Moscow, April 22 (RFE/RL) - Russian Air Force
commanders say Russia is developing 'fifth generation' fighter
aircraft capable of countering NATO's top warplanes, including the
United States' Stealth bomber.
Nikolai Borisikhin, chief navigator of the Russian Air Force, told
our correspondent recently that Russian military designers have two
such aircraft under development. He said the Sukhoi design bureau
has built experimental models of a multi-purpose fighter designated
SU711. He said the models already have passed ground tests and have
made at least four flights from a research installation 20 kms south
A senior specialist at Sukhoi, Vladimir Yakovlev, said the SU711 tops the design bureau's previous designs by, as he put it, "100 percent" in armament, avionics and maneuverability. He said the
aircraft is so responsive that even medioce pilots will be able to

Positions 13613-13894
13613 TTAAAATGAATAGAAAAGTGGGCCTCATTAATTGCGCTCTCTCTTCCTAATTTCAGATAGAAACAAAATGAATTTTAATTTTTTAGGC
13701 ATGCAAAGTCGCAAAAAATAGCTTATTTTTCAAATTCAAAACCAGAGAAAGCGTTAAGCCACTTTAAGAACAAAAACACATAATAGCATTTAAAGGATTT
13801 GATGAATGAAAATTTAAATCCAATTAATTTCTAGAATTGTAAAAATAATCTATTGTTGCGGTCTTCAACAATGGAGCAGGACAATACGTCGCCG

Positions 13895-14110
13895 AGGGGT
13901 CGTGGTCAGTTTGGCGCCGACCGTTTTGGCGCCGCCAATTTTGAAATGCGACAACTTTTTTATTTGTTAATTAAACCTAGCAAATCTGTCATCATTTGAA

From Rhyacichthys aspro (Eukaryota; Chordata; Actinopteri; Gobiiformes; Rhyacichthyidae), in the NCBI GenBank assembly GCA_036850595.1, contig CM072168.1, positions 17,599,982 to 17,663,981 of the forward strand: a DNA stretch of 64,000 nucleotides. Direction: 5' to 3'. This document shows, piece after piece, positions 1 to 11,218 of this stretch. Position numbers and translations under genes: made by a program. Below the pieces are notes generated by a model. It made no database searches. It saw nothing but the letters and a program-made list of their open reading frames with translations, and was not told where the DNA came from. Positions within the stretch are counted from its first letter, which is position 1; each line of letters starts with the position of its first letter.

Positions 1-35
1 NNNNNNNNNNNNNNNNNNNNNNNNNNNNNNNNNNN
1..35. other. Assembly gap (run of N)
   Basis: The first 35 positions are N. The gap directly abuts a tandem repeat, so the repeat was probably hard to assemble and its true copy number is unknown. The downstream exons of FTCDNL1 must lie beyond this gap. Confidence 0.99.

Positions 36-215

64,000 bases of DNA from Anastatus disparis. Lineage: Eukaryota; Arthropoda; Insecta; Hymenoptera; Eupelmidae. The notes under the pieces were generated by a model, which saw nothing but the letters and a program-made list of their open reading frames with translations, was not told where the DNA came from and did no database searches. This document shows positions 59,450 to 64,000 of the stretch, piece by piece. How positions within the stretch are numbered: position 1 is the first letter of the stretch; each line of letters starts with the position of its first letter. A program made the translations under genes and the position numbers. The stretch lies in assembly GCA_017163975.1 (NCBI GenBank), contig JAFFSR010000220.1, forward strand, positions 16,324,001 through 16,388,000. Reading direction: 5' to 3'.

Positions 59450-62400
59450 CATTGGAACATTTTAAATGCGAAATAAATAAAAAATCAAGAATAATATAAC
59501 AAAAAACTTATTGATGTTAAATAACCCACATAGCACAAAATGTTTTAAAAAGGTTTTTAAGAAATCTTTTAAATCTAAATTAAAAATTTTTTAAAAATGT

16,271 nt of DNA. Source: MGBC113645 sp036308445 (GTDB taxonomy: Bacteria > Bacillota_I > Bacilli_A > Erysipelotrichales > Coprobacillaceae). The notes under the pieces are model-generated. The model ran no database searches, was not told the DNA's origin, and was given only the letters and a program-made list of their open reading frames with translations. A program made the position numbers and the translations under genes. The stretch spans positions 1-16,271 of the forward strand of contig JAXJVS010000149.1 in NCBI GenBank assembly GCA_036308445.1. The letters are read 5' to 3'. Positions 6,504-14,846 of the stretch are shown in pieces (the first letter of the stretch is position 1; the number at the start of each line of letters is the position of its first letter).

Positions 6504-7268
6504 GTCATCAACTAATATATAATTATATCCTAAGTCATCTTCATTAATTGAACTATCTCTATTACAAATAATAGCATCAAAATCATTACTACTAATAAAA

perform maneuvers now only feasible for a handuful of Russian aces.
The Deputy Chief Commander of the Russian Air Force, Mikhail Soroka, told our correspodent that the Moscow design bureau Mikoyan also is developing a plane, the MIG-37, that will have Stealth-like ability to evade radar detection. Mikoyan is to start flight tests of the MIG-37 this year. The MIG-37 was to have been shown at the Zhukovsky international air show MAKS last year, but Defense Minister Pavel Grachev cancelled the showing at the last minute for security reasons.
The Russian officals boasted openly in general terms about
development of the SU711 and the MIG-37, without being willing to
divulge drawings or specifications. Russian newspapers have carried
accounts of the experimental aircraft also.
The officials told our correspondent that defense finances will
prevent either aircraft from being commissioned any time soon. Air
Force Deputy Chief Soroka said the Air Force has acquired no new
aircraft in recent years. Soroka said he hopes for an improvement in
Russia's overall economic situation that will, in his words, "allow
us to acquire what we need."
The Russian Air Force retained 60 percent of the aircraft and 40
percent of the ground installations of the former Soviet Union.